Monday, April 4, 2011

On the Reliability of Internet Sources

I have my students blogging, and in LIB 200, they are blogging on topics for research papers. We were discussing how technology ads are 'techno-romantic,' we looked at some new and old examples. After class, a student described to me how there was a giant dial on the new Mac laptop and it took 45 minutes for someone to write an e-mail. That sounded familiar. Of course, this was a video from The Onion a few years back. I didn't have the heart to correct this--the student had the spirit of the video correct--an attack on Mac advertising to make most anything desirable, right? I was reminded of how difficult it is to navigate the Internet for reliable sources.

Then a day or two later, someone forwarded me an article about Richard Branson, the Virgin Atlantic billionaire buying Pluto and re-christening at as planet. I clicked on the link. Hmmm. Seemed like a good publicity stunt, just about Sir Richard's speed. Only till the end did I see it was a good joke too. My readerly expectations were was that it was made-up, but I hovered back and forth in the provisionality of meaning, as literary critics say, I suppose as I skimmed it. This sort of makes sense, esp. with Virgin Atlantic's move into paid sub-orbital space flights, right? (Philip Roth said in it in about 1970--the world was always exceeding a fiction writer's ability to invent it.) True now, only moreso of course. Now much of the strange stuff is online, too, and we all have to deal with it.

Today we had our orientation session in the the Library for my ENG 101 class, and once again I'm struck by how students do not think at all about sources. We all know this, and our challenge is to get them to think about where information comes from, and to jumpstart their understanding and research repertoire with links to LexisNexis, EBSCOhost, etc. One thing that I've done to make their research lives easier is to provide direct links (in a new section of Blackboard which I call Research Links) to the common Library databases. These are also available in our course wiki. This makes it simpler to get to the good stuff, beyond Google, right....

Last of all, speaking of wikis, one good thing I said in class the other day was about Wikipedia. It's not necessarily bad that it is anonymous and crowdsourced (fine by me, but not all), but that it is still, fundamentally, just an encyclopedia article. (You don't just use an encyclopedia article for your research paper, not unless it is a book report in the 6th grade, right? Or you use one encyclopedia article and other, more substantial--and perhaps more argumentative / interpretative texts to set up a conversation around a topic.) I think the students got that. That's how I'm going to explain the pleasures and pitfalls of Wikipedia from now on I think....

5 comments:

  1. Isn't that really what education fails to do, make people ask about sources and reliability? Whenever I see so many educated degree holders blindly follow the latest vogue in politics I wonder whether education is of any value after all; but there is a difference between education that promotes the kind of thinking and sorting out you talk about and education that only focuses on career training and skills.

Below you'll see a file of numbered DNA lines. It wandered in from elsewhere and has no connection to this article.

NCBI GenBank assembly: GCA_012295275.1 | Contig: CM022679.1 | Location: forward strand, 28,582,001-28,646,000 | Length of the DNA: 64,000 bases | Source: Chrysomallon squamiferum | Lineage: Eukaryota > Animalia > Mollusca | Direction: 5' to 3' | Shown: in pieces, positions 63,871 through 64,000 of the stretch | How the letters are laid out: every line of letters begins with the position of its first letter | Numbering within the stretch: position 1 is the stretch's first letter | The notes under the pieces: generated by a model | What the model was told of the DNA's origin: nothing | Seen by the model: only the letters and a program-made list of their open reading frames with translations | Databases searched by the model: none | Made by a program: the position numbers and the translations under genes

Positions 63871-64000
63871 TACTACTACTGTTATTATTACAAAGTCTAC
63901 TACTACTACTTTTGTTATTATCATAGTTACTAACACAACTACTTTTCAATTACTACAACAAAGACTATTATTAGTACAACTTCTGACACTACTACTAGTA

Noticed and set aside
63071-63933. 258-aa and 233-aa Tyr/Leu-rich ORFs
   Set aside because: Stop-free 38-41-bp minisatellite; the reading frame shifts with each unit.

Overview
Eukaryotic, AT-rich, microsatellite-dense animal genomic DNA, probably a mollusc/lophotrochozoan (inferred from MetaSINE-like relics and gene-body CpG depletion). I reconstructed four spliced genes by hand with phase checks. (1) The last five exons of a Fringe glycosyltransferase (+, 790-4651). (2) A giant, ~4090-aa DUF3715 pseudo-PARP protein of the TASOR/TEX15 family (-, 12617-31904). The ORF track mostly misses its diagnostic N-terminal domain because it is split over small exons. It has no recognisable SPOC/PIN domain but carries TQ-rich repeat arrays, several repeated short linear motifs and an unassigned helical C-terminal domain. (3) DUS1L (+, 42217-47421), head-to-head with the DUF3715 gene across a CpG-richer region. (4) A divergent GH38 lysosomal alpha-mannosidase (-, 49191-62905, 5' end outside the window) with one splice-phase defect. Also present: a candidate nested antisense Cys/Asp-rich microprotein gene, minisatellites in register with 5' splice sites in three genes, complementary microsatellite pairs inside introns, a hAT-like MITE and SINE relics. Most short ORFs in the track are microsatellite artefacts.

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  2. There used to be a time when we all knew where "reliable" information came from: books, journals, The Royal Society, and Encyclopedia Britannica. (I'm being ironic here in case you missed the tone).

    These times are harder: not only did our students get their education under "No Child Left Behind" but they have to deal with the move of sources from print to screen (I'm thinking the databases) AND Google's aim to help us search anything that is searchable.

    I frankly find it no wonder they are lost.

    Not that we have been helping. For example, for a long while the MLA had the most byzantine way for documenting information from databases. I think the students were avoiding using articles from the databases just to avoid writing the citations! Also, looking something up using indexes (print) in some ways is easier that having to come up with keywords all on your own.

    Face it, kids, we had it good. Now all we can do is TRY to help our students maneuver through the mess the best we can...in ten weeks or less. Good luck to us all.

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  4. As part of an assignment last semester, I asked the class to individually evaluate a number of URLs provided. One of them was from the Onion and I think 75% of them identified it as a "real" news piece. Similar assignment given this week, so I'm curious if results will be the same. It was a little discouraging since it made it seem like no one was paying any attention to me at all.

    I could go on about Wikipedia for hours, but one thing that a lot of people don't realize is the extent that it privileges traditional (sometimes even paper!) sources to fulfill its golden "citation needed" rule.

    My favorite example is the entry on "headbanging" - see the "health issues" section. There's an ongoing debate about this, and previously it cited the BMJ as support for this claim: http://en.wikipedia.org/w/index.php?title=Headbanging&direction=prev&oldid=292816591

    The British Medical Journal sounds pretty respectable, and the study linked to looked nice and respectable (also comes up in library database searches). Only thing is, in isolation, you wouldn't see that the BMJ Xmas issue is full of satirical pieces, many that sound plausible to outsiders. The headbanging piece is good: http://www.bmj.com/content/337/bmj.a2825.full?ijkey=01fdd798af0bb3137f919c5d264f340c7aedcddb. If I was unfamiliar with metal, perhaps it would not have been so obvious. (Some of those Wikipedia guys seemed to insist that this was real).

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